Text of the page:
Confirm the patient’s name and date of birthΒ with either the patient or parent (depending on age).

Briefly explain what the procedure will involve using age-appropriateΒ language.

For example, with younger children: “I need to take some of your blood to look at to help find out why you are poorly.”

Older children, or children who have previously had blood taken, may have a better understanding of what is going to happen and so the explanation should be tailored to this. For example: “I’m going to take a blood sample using a small needle/cannula, so we can try to find out why you are poorly. Once I have taken the sample, I will take the needle out again.”

Managing fear

Some children become particularly frightened when you approach them with a tray of unfamiliar objects. It can help to ask, “would you like me to talk about what we are going to do first and show you all the equipment so you know what it does?”.

They may decide they don’t want to see anything, so you should ensure the parent knows what will happen. However, most are much less frightened once they know what the equipment does.

Gain consent (from the parent(s) and the child, if appropriate) to proceed with venepuncture.

Check if the patient has any allergies (e.g. latex).


Expose the site

Remove any local anaesthetic cream with a paper towel or gauze, if used.Β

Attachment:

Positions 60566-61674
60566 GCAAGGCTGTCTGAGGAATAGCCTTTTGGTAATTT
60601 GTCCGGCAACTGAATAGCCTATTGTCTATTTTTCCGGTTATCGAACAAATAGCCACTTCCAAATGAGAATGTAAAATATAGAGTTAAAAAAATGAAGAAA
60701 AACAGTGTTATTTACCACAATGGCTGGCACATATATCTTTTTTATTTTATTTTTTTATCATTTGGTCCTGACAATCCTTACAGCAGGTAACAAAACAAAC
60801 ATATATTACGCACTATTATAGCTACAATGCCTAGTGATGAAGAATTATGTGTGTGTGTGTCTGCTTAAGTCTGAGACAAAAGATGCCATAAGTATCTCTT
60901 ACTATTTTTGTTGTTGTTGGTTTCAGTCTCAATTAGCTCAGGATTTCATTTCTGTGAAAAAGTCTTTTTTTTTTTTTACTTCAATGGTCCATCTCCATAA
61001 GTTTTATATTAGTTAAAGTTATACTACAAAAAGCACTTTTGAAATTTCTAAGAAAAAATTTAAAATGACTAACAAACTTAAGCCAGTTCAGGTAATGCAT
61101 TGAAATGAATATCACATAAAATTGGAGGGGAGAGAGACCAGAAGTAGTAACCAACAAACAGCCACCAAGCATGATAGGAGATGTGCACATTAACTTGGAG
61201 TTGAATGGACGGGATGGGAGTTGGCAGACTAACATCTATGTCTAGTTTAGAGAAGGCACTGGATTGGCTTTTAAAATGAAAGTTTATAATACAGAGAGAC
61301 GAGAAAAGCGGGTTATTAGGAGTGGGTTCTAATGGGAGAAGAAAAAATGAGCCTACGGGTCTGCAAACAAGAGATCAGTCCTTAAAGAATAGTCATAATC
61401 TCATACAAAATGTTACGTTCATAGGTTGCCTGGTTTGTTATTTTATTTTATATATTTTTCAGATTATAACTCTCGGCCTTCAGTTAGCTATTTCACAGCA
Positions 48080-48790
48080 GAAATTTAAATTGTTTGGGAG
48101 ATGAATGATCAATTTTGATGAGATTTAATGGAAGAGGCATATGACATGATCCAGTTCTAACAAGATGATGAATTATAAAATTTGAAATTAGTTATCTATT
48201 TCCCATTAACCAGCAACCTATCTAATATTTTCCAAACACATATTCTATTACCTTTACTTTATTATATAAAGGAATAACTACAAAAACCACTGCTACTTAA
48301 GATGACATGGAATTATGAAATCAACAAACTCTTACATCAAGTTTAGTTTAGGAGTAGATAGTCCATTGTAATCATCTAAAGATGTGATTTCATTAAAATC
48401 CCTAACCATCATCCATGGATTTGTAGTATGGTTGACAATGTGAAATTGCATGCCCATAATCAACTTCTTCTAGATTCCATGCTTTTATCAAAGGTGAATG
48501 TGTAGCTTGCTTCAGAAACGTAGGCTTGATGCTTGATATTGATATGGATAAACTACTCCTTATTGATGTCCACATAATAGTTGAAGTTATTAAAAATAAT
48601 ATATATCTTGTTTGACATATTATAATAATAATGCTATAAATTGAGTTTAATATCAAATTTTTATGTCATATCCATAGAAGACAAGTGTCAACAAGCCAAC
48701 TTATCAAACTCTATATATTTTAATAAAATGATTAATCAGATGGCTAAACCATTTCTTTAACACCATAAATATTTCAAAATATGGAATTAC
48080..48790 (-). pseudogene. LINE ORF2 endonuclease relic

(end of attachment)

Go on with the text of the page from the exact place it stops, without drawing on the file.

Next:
Identify and expose the site.Β  Make sure you take your time looking for a vein you feel most likely to be successful in taking blood from.Β 

When choosing a vein:

  • Do not take blood from an arm with IV fluids running through it as the results can be altered by the fluids.
  • Avoid areas of skin damage or bruises.
  • In children, veins are less likely to be palpable and β€˜spongy’ compared to adults, and you may have to aim for those you can see, rather than feel.

Preparation

1. Don gloves (gloves don’t need to be worn for cleaning the site, but they should always be donned prior to performing venepuncture itself).

2. Clean the site with an alcohol swab for 30 seconds and then allow to dry completely for 30 seconds:

  • You should start cleaning from the centre of the venepuncture site and work outwards to cover an area of 5cm or more.
  • DO NOT touch the cleaned site afterwards at any point, otherwise, the cleaning procedure will need to be repeated prior to venepuncture.

General venepuncture procedure

1. Prepare the needle device you are using (see below for different types of devices)

2. Make sure everyone is ready to start, including the parent, play specialist, and the person holding the child’s arm.

3. Apply the tourniquet/squeeze.Β 

4. Anchor the vein with your non-dominant hand from below by gently pulling on the skin distal to the insertion site. If someone is acting as your tourniquet, they can provide slight upward traction on the skin.

5. If you are using vapocoolant spray, ask your assistant to spray from a distance of 15-20cm from the skin, in either 2-3 short bursts or for a couple of seconds. The skin should turn slightly white (avoid β€˜frosting’ the skin as this can be painful).